0:01:57.0 RW: I'm Ruth Warner, author of A Massage Therapist's Guide to pathology, and I have spent decades studying, writing about and teaching about where massage therapy intersects with diseases and conditions that might limit our client's health. We almost always have something good to offer, even with our most challenged clients, but we need to figure out a way to do that safely, effectively and within our scope of practice. And sometimes as we have all learned, that is harder than it looks. In today's episode, I'm going to revisit a topic I've addressed a couple of times in I Have a Client Who, shingles. Interestingly, this has been happening about once a year, so here is our third annual shingles episode.
0:02:45.8 RW: But this case is really extraordinary, it comes from a seasoned massage therapist who I've had the pleasure of knowing for many years, and it goes like this. I have a client who gets severe shingles outbreaks a lot. I saw her two weeks ago and she was feeling overjoyed that she hadn't had an outbreak in months, and then sadly, she came back a week later with an excruciatingly painful outbreak. I gave her a really light touch, with holds. Afterwards, I listened to your podcast on shingles, and then I thought I probably shouldn't have treated her at all on that second visit. I also read, it's possible a massage could trigger an outbreak, particularly a heavy pressure massage. Because of her age and the condition of her muscles, I never do deep tissue work or use heavy pressure with this client. But I do wonder, if that first massage two weeks ago, could have stimulated the shingles' nerve root.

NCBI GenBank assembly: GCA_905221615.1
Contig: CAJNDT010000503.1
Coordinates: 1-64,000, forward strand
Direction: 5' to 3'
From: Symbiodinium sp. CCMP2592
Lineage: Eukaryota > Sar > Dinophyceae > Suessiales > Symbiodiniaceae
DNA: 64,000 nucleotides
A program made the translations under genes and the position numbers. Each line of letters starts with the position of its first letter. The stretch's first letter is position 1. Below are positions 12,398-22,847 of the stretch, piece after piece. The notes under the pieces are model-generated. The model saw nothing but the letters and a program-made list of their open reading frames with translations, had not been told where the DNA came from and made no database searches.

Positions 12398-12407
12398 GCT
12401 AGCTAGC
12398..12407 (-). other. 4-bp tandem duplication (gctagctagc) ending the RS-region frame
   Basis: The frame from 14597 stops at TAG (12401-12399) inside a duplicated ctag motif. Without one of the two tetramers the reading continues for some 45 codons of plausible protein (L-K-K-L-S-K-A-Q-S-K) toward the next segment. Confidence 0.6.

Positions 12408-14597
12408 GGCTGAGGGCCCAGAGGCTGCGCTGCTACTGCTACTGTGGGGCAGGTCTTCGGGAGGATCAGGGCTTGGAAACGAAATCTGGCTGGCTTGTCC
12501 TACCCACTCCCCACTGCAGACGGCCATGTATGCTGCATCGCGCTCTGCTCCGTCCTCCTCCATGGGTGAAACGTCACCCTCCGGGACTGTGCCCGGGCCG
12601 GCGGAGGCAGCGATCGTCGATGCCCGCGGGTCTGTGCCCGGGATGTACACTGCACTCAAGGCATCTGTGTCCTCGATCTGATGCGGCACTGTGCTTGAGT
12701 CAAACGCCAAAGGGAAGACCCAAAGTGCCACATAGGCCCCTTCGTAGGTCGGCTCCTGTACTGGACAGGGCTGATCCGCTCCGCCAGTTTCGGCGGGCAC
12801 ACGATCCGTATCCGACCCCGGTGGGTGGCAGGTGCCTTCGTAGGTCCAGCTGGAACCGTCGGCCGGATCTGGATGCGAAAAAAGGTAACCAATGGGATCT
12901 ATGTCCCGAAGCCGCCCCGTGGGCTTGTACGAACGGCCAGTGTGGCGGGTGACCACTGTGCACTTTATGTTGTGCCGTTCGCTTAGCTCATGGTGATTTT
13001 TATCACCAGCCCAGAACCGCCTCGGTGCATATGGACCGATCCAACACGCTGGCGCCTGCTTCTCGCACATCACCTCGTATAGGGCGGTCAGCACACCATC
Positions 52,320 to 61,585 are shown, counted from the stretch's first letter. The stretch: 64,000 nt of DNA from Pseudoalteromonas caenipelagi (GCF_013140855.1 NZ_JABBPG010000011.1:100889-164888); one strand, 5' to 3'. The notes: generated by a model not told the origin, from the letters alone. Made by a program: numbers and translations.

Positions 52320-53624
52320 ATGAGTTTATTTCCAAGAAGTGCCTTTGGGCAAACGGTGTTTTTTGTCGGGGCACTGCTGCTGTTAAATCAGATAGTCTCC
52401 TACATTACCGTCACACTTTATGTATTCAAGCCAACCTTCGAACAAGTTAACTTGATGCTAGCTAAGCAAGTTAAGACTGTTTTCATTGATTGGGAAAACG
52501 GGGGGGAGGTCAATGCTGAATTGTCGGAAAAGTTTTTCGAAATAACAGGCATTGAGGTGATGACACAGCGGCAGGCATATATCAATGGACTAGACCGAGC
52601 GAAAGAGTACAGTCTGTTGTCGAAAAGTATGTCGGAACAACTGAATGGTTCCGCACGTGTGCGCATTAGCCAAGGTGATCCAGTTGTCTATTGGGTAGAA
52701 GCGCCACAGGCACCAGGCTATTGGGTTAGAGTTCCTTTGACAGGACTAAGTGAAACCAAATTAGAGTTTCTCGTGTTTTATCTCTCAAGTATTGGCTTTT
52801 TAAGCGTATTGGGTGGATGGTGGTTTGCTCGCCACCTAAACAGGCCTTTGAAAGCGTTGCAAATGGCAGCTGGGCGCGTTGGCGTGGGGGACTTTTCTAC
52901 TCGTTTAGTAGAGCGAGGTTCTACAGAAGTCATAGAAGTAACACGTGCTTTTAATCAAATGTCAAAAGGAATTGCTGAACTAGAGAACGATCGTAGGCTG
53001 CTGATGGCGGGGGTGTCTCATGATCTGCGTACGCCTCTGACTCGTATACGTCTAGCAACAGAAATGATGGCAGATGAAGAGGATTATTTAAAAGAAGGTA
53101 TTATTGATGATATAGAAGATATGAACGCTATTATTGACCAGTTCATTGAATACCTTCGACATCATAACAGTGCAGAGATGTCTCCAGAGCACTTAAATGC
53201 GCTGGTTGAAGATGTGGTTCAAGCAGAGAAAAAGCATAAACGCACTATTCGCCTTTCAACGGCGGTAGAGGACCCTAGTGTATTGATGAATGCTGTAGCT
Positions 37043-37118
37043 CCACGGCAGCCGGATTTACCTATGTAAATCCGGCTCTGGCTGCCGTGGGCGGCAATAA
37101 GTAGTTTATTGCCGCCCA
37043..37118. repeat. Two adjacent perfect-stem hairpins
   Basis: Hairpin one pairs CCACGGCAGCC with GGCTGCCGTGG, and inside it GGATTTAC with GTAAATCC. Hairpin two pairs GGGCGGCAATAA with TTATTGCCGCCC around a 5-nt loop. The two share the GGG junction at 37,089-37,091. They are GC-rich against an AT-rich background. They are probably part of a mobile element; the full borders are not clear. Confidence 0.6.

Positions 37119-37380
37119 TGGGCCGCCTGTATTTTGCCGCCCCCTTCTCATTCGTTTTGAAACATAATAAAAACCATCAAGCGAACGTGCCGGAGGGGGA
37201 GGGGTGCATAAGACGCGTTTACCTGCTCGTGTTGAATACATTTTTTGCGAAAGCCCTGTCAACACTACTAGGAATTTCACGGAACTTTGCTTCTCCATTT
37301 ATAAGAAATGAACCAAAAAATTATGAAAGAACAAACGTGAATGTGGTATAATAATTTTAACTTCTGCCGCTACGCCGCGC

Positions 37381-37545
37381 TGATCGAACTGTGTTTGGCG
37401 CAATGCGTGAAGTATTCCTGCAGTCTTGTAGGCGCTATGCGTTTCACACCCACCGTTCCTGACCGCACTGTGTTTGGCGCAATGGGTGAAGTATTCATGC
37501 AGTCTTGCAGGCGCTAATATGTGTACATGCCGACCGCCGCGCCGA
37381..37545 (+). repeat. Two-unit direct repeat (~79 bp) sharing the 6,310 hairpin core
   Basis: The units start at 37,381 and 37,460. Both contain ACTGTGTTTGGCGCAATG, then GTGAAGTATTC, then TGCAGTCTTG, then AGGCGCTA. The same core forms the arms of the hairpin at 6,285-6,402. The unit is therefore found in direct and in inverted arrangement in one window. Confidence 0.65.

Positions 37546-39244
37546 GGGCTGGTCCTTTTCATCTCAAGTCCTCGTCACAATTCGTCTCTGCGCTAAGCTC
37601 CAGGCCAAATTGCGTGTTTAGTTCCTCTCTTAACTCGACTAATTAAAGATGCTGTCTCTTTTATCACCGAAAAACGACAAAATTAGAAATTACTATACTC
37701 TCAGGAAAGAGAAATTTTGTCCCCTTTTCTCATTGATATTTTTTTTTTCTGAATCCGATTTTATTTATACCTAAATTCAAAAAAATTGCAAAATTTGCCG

0:03:44.7 RW: If you have a minute, I would so much appreciate knowing if you've researched whether massage can trigger shingles and your opinion of working with a client like this. When I think back over the first massage, I wonder if there were any signs that the shingles virus was brewing under the surface. She was getting ready to go on a vacation and was excited about the possibility of taking a trip without a shingles outbreak. Since she had experienced shingles on a trip to Europe in the past, suffered on the plane, couldn't enjoy the sightseeing, very difficult as you might imagine.
0:04:16.1 RW: It didn't cross my mind that she could end up with shingles after all. I feel terrible that it could have been from the massage. Well, I replied, I just did a quick scan of massage trigger shingles and found a couple of hypotheticals, but nothing backed with any kind of science or rationale. I'm so sorry this happened for your client, how disappointing and how painful and infuriating and all the things for her. But assuming she didn't leave you in greater stress than when she showed up, it's hard to make a case that you had anything to do with it.